When you do go down this path, be explicit with who you are comfortable them passing the information along to, especially if you haven’t told your leadership team yet. We all know teachers tend to gossip just as much as the students, so set your boundaries from the absolute beginning to avoid any unwanted announcements before you are ready.
Just as with your students, you could be as straightforward or as coy with this announcement as you like.
Dropping it in casual conversation, bursting into the room full of glee, waiting to see how long before someone asks… they’re all completely legit options. You could also announce via cake or gifts, if you’re so inclined. Or a fun and subtle one could be to write your due date on a calendar that is up on the wall for everyone to see, and see how long it takes before someone notices.
If you’re anything like me, you show super early and are just somehow blatantly obviously pregnant even when you’re not showing. I told everyone at like 10 weeks. But I’m also terrible at keeping secrets about myself, especially when it’s something so massively life-altering.
Did you know there’s a Staffroom Stories podcast? You can check out the website directly here, find transcripts and show notes here, and subscribe through Google Podcasts, the Podbean App, Amazon Music/Audible, Samsung, and Podchaser. I’ll update when it’s approved for Spotify and Apple! The trailer is live now, and our first episode goes live Tues 17th May, so keep an eye out!
Telling your students
When and how to tell your students is entirely up to you.
You could wait until you are showing (which for me was very early!) and see who is brave enough to ask. You could play a fun game, or write a letter or email to the students and their parents/carers. You could somehow link it to your content and include it as part of the lesson.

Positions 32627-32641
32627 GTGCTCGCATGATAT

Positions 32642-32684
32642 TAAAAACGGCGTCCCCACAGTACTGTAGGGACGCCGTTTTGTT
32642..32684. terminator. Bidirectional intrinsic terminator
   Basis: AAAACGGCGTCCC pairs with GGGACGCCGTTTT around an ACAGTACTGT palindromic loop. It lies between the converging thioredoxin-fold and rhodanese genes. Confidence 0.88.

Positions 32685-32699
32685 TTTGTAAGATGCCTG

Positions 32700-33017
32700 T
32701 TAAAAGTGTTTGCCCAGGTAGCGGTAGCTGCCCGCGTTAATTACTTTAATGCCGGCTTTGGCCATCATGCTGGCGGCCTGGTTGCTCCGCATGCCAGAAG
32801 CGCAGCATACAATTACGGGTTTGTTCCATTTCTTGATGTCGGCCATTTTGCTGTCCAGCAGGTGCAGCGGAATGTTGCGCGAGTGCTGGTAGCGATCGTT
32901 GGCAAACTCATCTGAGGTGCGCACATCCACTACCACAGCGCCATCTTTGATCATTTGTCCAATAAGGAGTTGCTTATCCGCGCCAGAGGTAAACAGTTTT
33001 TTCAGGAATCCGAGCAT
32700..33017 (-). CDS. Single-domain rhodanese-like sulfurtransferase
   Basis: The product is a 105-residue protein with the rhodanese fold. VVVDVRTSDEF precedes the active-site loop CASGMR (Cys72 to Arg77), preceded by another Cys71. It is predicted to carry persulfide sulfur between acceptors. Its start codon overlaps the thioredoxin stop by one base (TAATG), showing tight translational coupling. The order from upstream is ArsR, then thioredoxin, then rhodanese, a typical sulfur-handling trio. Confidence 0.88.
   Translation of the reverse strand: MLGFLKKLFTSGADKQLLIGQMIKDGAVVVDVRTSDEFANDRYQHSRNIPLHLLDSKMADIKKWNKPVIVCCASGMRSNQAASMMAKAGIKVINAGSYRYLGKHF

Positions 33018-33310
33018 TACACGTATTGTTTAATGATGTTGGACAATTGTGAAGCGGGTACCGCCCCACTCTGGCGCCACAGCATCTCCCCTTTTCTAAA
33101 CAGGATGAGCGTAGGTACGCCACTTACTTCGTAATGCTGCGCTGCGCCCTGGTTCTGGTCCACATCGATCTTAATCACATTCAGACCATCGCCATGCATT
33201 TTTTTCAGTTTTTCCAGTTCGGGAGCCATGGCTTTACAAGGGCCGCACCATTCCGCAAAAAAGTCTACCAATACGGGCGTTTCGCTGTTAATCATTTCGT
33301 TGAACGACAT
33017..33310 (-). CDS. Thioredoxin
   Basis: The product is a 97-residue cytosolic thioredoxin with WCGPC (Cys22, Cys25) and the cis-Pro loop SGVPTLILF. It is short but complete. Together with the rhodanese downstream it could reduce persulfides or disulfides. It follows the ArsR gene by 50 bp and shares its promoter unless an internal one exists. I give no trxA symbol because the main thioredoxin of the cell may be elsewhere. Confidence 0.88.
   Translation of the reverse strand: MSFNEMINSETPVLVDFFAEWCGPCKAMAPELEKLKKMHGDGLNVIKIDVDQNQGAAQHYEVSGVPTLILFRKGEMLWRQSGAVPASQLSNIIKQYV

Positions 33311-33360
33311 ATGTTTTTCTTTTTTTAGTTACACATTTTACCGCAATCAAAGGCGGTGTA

For one of my pregnancies, one of my classes was learning about reproduction and growth, so it was a bit of fun to follow along with the development of bub throughout the term.
No matter how you announce it, be prepared for a million questions – 99% of which will be some version of ‘Are you going to name your baby after me?’.
How some of our Facebook community announced their pregnancies
I told my students right around 12 weeks. I read a book about a teacher having a baby. We did a gender reveal in the class with cake pops that were pink inside. Two years later, when I run into parents from that class, they tell me their children still talk about it! I taught kindergarten. I told my admin very early on because they were wanting to make a major change and I told them with a new baby coming, I wanted to stay put for now.
I told my admin around 8 weeks, my director guessed it with 5 . I wanted to tell my student with 16 weeks, which was after our Christmas Break but then we went online for COVID. In the end I send a screencast to parents and students doing a belly reveal, I was 20 weeks pregnant by that stage.
Didn’t officially tell my students until 1 week before water broke, but 5 weeks before my due date! I told just HR and Dean of Faculty at 12 weeks only because I had horrible morning sickness and we were starting the year in person with COVID still in full effect!
12 weeks for me. I always write the silly national holiday on the board below the date. That day I wrote “Find out your teacher is having another baby day” below the date. Some didn’t believe me.
I work at FE. Got pregnant in lockdown so told my HR at 8 weeks, line manager soon after, so I taught remotely. Students were told when I went off sick just before I had the baby they were a bit confused, having only seen me online it wasn’t very obvious.
How did you announce your pregnancy? Or how are you planning to? Let me know in the comments below!
Image is an original picture of me, taken by my husband, a week and a half before our daughter was born.